• ghostsniper December 26, 2017, 8:05 PM

    I do care Julie, but in a serious way that most people cannot appreciate, so I walk alone.
    I’m content to live and let live.
    Thank you.

    When we met I was a 10 ton wound-up razor sharp spring with a built-in million volt wire sparking and hissing. She grabbed on and gave me direction, inspiration, and reason. I didn’t know it would last this long but that was never the goal. Just getting by each day was good enough and that got us to where we are now. A variation of that thing my grandmother used to say, “Keep track of your pennies and the dollars will take care of themselves.”

  • Julie December 27, 2017, 7:05 AM

    Your grandmother was wise. We have two little kids. They are constantly trying to plan for things months and years away; we are constantly telling them, let’s just get through today!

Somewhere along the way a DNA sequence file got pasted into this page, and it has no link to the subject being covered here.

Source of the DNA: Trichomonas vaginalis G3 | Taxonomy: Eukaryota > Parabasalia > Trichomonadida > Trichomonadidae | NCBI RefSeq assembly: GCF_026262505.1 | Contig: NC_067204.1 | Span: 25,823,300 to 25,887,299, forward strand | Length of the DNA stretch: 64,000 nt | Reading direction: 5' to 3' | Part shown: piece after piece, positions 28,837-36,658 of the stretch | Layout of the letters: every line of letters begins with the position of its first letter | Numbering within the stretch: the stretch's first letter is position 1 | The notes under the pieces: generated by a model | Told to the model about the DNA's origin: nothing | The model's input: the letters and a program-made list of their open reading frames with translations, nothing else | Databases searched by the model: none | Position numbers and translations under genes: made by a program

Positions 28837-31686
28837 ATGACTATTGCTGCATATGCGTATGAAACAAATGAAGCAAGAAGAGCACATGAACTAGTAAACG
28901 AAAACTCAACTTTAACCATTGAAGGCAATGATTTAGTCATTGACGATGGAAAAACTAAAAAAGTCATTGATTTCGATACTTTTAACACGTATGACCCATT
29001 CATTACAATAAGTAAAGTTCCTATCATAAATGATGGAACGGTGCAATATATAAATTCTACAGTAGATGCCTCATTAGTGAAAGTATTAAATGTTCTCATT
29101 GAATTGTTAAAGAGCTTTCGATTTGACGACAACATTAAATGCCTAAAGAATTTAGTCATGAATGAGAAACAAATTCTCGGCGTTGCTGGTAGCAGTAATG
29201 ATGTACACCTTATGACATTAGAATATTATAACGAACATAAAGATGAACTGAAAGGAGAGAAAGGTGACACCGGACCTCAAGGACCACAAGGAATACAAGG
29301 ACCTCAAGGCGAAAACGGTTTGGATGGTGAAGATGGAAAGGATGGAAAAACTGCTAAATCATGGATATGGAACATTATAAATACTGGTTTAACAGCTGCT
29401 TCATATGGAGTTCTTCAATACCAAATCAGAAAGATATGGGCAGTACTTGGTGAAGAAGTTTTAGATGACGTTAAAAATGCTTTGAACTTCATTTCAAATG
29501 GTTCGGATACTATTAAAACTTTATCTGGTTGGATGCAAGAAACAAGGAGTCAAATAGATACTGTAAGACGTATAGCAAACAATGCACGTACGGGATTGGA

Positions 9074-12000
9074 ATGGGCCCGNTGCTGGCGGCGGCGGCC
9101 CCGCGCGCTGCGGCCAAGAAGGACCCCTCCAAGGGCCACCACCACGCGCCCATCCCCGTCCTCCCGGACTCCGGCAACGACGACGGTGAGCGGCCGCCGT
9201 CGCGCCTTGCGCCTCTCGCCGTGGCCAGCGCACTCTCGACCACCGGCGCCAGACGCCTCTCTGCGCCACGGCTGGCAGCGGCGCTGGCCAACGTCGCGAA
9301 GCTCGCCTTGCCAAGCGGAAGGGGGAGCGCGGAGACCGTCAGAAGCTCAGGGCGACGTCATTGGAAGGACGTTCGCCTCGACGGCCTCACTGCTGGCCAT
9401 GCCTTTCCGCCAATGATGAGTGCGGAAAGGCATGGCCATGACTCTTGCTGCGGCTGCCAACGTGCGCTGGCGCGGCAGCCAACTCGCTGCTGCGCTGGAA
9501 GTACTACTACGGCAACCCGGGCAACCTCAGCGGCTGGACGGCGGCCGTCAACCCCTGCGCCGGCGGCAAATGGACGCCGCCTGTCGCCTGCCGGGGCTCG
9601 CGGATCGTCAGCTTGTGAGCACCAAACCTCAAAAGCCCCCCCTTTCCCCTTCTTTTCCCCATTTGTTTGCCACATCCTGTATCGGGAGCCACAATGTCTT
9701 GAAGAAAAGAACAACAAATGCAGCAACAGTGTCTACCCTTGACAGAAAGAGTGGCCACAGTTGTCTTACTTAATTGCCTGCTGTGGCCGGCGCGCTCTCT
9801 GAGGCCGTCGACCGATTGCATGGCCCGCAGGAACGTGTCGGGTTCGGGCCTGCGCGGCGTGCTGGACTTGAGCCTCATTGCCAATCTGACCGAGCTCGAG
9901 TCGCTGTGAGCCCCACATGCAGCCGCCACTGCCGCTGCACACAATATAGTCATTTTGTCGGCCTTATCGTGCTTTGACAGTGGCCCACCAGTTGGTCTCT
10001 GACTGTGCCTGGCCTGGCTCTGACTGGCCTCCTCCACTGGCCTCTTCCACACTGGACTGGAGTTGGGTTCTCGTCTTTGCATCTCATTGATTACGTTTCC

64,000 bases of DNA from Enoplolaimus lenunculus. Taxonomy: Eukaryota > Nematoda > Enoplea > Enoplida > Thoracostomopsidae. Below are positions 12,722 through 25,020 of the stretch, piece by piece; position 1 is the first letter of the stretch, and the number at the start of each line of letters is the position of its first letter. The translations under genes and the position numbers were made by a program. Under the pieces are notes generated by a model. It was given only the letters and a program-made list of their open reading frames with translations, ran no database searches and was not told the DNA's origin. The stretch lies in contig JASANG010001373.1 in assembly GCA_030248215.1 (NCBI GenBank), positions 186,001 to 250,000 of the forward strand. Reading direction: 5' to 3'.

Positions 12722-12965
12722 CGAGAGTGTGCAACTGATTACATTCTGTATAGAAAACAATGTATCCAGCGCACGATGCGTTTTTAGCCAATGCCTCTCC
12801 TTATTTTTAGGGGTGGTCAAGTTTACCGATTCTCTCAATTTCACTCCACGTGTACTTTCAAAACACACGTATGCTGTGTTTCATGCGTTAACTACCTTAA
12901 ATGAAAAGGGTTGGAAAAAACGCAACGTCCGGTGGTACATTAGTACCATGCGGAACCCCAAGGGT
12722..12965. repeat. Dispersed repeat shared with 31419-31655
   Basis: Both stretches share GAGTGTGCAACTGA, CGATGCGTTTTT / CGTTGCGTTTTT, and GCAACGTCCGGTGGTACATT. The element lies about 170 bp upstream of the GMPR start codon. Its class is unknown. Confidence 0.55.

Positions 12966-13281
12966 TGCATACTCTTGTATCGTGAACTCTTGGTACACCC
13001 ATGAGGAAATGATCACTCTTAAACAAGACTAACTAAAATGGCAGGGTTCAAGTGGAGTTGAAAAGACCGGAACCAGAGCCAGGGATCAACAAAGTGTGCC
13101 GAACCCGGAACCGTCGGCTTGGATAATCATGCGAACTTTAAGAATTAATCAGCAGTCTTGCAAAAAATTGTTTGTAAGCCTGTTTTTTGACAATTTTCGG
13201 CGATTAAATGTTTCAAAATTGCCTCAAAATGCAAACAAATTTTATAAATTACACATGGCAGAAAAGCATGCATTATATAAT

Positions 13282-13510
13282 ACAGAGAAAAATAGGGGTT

• ghostsniper December 28, 2017, 4:11 AM

    Julie, I liked your interpretation of the ostrich and stared at it for quite a while.
    In fact, it’s part of the slide show on my desktop right now, hope you don’t mind.
    I tried to define the 3 basic steps, the background, the subject, and the thin black detail lines.

  • Teri Pittman December 28, 2017, 4:36 PM

    I have a new favorite gift this year, from my husband, who usually doesn’t do a good job of this. It’s a hand made suede purse. It has a feather design, done in free motion quilting by Tim Latimer, who is well known in the quilting world. He does his work either by hand or using treadle sewing machines. It’s a simple but amazing thing. When we looked at it, it was one of those things I hoped he’d buy me. Then he had to check and see if I thought it was okay to spend that much (like someone is going to say “No, don’t you spend that much on me!”)

    And I got lucky and hit upon the perfect gift for my stepson. I’ve got him hooked on Field Notes and found a custom made holder. I really think Christmas is a better holiday when we try to find gifts made by hand.

  • ghostsniper December 28, 2017, 5:29 PM

    Well don’t take that out when it’s snowing, you know what that does to suede.
    If you HAVE to go out when it’s snowing you can turn it inside out, but then nobody will want to be be seen with you. (Seinfeld ref.)

  • David Spence December 25, 2018, 9:06 AM